magnifying-lens-AQ.2-161x300 (1)AQ Lens: I believe this book transmits an important message for kids who were adopted. Because information is frequently missing, they may have to struggle harder to recognize and appreciate their talents. The message of You Can Do It  is that sometimes it takes time for one’s gifts to manifest themselves and it doesn’t lessen their importance. Parents must be alert for indicators of potential talents that their children may possess and will want to nurture them–especially those that diverge from the adoptive family’s “typical” choices. Be intentional about encouraging children to be their best selves, so they develop all their abilities even those which “stand out” from the family’s history. Both parents and children will be enriched by this diversity.

For families who have adopted transracially, it is a plus to see a family of color that is not the stereotypical struggling urban family. This is also an important example for families who are not racially mixed as it helps them step beyond the limited view of success as primarily limited to Caucasians. All families can benefit from the earnest values espoused: hard work, persistence, faith, community, studying etc.

A five star read.

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Tony Dungy has written fifteen books. In addition to his children’s books, he has written several for adults as well. He  supports many charitable causes. Visit his author page on Amazon for details.

The Gift of Waiting

wait   Adoptive parents know the frustration of waiting for something that has become nearly all-consuming. Waiting allowed us time to prepare emotionally, physically and financially, to become educated for parenting in general as well as  for the unique demands of adoptive parenting in particular.

Once the long-awaited placement referral happens we immerse ourselves in the day-to-day hubbub of family life. As we struggle to balance the demands of family, work, community and church, time becomes singularly precious. We forget how hard it was/is to wait.

One of the gifts our children provide is the opportunity to see the beauty in the ordinary, the miraculous in the mundane. Children operate in the present moment. They want to enjoy it before they race to the next activity on our parental agenda. Tardiness–an adult construct–is irrelevant to them.

Wait by Antoinette Portis offers a gentle invitation to stop and smell the proverbial roses. At the child’s insistence, they pause. The mom gets a chance to appreciate what she would otherwise blindly bypass as she bustles along. Young readers will enjoy scrutinizing the illustrations for hidden treasures. Parents will be reminded to appreciate the world around us but also the enthusiasm and wonder which our children exude. It is a treat to reconnect to that part of ourselves.

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AQ LensAdopted children bear an additional “waiting” burden compared to their non-adopted peers. They must figure out when and how they will incorporate their biological connections into their lives. Depending upon the degree of openness of their adoption, this task may exist more in the present than in the future. But, to a degree, the full flowering of their triangulated family ties will not come until adulthood. It is beneficial to our children and ourselves to develop the ability to be both full of anticipation and at peace with waiting.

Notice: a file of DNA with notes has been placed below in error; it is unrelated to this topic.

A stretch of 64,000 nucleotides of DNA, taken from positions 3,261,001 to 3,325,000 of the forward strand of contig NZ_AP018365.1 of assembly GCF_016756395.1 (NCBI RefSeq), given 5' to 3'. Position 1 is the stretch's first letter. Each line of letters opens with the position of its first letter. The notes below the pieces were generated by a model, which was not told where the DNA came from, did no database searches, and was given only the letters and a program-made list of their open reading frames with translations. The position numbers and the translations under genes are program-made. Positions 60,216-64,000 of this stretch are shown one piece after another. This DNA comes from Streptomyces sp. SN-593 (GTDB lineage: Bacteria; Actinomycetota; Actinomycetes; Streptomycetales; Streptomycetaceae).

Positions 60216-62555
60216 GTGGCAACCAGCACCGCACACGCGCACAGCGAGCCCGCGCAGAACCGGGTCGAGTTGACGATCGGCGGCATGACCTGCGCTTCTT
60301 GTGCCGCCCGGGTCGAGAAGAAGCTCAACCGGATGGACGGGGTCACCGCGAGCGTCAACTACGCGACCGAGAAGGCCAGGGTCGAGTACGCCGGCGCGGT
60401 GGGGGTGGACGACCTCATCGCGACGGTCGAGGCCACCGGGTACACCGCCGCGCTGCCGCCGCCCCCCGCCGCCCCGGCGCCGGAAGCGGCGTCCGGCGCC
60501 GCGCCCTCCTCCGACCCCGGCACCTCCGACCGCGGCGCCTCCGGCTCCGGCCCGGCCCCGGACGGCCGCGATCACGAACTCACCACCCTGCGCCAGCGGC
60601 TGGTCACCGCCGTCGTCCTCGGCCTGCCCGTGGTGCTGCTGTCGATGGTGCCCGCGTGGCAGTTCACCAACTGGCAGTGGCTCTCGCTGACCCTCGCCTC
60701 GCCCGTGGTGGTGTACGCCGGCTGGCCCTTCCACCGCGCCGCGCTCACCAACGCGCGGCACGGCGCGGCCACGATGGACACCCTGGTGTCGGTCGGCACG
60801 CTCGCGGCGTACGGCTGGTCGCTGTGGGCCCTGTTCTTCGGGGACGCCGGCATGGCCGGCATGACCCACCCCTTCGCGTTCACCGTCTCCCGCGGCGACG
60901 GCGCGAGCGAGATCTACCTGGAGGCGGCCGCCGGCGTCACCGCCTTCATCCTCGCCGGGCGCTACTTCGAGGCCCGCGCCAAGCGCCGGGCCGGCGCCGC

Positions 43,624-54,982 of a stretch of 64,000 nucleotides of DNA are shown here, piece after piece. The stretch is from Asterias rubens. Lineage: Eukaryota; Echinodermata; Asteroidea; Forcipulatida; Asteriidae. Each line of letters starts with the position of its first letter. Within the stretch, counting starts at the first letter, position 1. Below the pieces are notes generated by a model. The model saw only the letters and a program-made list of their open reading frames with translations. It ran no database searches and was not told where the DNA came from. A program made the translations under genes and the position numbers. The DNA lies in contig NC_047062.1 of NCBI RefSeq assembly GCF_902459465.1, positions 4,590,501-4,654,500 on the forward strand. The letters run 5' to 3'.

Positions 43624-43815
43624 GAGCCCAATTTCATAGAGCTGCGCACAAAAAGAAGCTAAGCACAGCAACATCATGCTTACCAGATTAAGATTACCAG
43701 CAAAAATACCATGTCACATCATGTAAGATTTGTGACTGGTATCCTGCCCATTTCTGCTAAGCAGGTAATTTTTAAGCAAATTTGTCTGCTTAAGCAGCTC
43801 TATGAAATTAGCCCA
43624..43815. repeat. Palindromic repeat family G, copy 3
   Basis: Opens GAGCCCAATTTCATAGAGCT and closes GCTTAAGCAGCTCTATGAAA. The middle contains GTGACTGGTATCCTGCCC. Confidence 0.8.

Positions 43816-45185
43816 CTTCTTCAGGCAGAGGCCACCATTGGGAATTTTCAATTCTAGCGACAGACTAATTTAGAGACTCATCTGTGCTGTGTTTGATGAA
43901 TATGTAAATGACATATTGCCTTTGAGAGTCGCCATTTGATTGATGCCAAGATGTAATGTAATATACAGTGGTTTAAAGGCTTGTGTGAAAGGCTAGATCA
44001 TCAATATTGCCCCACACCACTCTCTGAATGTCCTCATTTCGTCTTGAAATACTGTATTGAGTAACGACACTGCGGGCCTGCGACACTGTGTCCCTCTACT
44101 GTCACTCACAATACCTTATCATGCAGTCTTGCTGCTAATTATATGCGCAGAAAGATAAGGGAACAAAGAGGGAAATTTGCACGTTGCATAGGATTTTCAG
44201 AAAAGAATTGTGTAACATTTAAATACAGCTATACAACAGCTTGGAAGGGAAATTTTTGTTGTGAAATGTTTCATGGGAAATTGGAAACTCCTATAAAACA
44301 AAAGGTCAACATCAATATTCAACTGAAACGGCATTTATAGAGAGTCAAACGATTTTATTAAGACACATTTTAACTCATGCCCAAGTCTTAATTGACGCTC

In the meantime, we can remain mindful of the challenge and the gift of waiting. Sometimes it is we who must wait and sometimes it is our children!

 

Zen Ties written and illustrated by  John J. Muth introduces the reader to a  panda aptly named Still Water. A gentle giant, Still Water “runs deep and calm” and makes a reassuring, if unexpected friend. His words are wise and often spoken in haiku form.

Muth write with subtle humor and uses word play to add layers to his stories, e.g., when Still Water welcomes his nephew at the train station, he calls out, “Hi, Koo!” Still Water introduces Koo to the neighborhood children and engages them in imaginative play. When one confesses that he’s anxious about an upcoming spelling bee, the bear provides the best distraction:  helping out the neighborhood grump, Miss Whitaker.

Time passes quickly. Instead of focusing on his worries, Michael and the other children immerse themselves in drawing, cooking and otherwise cheering up Mrs. Whitaker. They find satisfaction in their accomplishments. In the process she becomes a true friend who then helps Michael prepare for the spelling bee.

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AQ LensAdoptees shoulder a lot of questions about what it means to walk through life as an adoptee. They wait to assemble the complete picture as parents dole out pieces of their “story” in age appropriate increments.

There is great value in helping kids cope with the mystery and challenge of this task by nurturing their sense of capability and meaning. Just like Koo encouraged the children to engage with their neighbor, parents can encourage their child’s willingness to “help.” Sometimes this assistance increases the work instead of lessening it. However, it is by doing that children learn and experience the pleasure of contributing to the family.

The challenge for parents is to “wait” for their children’s learning curves to work through the inept stage until they arrive at the point where their efforts actually.  Encouraging this burgeoning capability benefits everyone, Admittedly, it isn’t easy for parent or child to wait until mastery has replaced the struggling beginner stage.